Jacobs v. Baker
Annotate this Case
74 U.S. 295 (1868)
U.S. Supreme Court
Jacobs v. Baker, 74 U.S. 7 Wall. 295 295 (1868)
Jacobs v. Baker
74 U.S. (7 Wall.) 295
APPEAL FROM A JUDGMENT OF THE
CIRCUIT COURT FOR SOUTHERN OHIO
1. Semble that an improvement in the plan of constructing a jail is not a subject of patent within the Patent Acts of 1836 or 1842.
2. Jacobs was not the first inventor of the improvements patented to him in 1859 and 1860 for improvements in the construction of jails.
Jacobs filed a bill in the Circuit Court for Southern Ohio against Baker, seeking relief for the infringement of four separate patents which had been granted to him, Jacobs, for improvements in the construction of prisons. The bill set forth the different patents.
The first, dated January 7, 1859, was for an improvement in the construction of prisons, which the complainant set forth in his specification with very numerous plates and designs. The claim concluded thus:
"What I claim as my invention and desire to secure by letters patent is a secret passage, or guard-chamber, around the outside of an iron-plate jail and between said jail and a surrounding enclosure, constructed and arranged substantially as described, for the purpose set forth."
[The purpose was to allow the keeper to oversee and overhear the prisoners without their being conscious of his presence.]
The next patent was dated 20 December, 1859, and purported to be for an "improvement in iron-plate jails." The claim was for
"the improved iron walls for the same, consisting
of the following parts arranged and united as set forth, to-wit: the entire wall plates (A) having their edges closely abutting, the joint plates (e) united to and uniting the plate A, by rivets (i), which have their riveted ends inwards, and countersunk to the depth of the thickness of the plate A, in the manner and for the purposes herein set forth."
This specification was also accompanied by numerous plates.
The third patent, dated 21 February, 1860, was for an "improvement in joining plates of metal," and was stated to be specially applicable to prisons. The claim was for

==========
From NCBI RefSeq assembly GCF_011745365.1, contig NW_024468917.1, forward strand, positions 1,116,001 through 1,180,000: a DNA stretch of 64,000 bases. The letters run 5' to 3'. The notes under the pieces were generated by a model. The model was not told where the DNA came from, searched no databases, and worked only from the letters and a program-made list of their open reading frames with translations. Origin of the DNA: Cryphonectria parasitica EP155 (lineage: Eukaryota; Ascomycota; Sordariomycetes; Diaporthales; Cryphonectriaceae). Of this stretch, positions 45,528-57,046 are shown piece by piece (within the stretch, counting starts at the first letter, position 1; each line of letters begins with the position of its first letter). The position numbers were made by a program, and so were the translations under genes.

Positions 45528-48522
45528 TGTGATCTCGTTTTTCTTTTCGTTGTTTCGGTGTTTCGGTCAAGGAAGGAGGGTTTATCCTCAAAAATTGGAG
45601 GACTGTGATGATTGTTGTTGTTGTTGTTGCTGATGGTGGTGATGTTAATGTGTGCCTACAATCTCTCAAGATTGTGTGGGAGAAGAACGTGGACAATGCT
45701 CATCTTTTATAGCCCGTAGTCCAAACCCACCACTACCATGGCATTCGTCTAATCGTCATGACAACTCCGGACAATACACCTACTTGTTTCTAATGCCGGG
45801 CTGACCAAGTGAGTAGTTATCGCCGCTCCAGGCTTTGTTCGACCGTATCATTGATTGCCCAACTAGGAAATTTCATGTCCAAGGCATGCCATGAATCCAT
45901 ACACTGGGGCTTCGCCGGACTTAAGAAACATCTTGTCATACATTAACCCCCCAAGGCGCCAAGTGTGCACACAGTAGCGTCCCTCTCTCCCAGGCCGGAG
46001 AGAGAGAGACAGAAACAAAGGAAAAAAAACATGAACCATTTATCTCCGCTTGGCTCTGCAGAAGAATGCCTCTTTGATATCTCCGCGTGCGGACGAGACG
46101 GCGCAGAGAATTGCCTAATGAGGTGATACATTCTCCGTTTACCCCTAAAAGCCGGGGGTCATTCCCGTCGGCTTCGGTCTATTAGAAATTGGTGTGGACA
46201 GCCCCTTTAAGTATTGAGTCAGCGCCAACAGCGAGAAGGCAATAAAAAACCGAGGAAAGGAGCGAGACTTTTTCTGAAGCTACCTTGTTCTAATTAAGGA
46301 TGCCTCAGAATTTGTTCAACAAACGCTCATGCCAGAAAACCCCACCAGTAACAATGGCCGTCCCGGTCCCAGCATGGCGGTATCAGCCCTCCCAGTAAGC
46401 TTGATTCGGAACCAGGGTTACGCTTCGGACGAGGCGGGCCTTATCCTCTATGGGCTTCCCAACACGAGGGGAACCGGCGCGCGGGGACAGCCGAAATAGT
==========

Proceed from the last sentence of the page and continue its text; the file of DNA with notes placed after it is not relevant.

"the construction of the joint, made by means of the closely abutting plates (A A), and the flat and semicylindrical plates B B, and rivets (c), substantially in the manner and for the purpose set forth."
This too had numerous drawings.
The fourth patent, dated 24 July, 1860, was for an "improvement in iron prisons." The claim was for
"constructing and arranging plate iron cells in jails separately from each other, with vertical spaces (e) between the cells upon the same level, and horizontal spaces between cells arranged one above another, substantially as and for the purpose described."
This was also profusely illustrated by drawings.
The bill, which averred that the complainant was the original and first inventor of all these improvements and that the defendant was an infringer of his patents, asked that the defendant might answer the bill under oath and be compelled to state how extensively, and where he had sold the improvements patented, and to describe his modes of construction &c.
The defendant did answer on oath, denying that the improvements were original with the complainant or new but averring that they had been long in use, and setting out various jails in different parts of the country where they had been used in 1855, 1857, 1858 &c., all before the date of the patents relied on.
A large amount of testimony was taken on both sides, upon which the court below, considering that the defendant had established his case, dismissed the bill with costs. The case was now here on an appeal by the patentee.
MR. JUSTICE GRIER delivered the opinion of the Court.
The patent act of 1836 [Footnote 1] enumerated the discoveries or inventions for which patents shall be issued, and describes them as "any new and useful art, machine, manufacture, or composition of matter."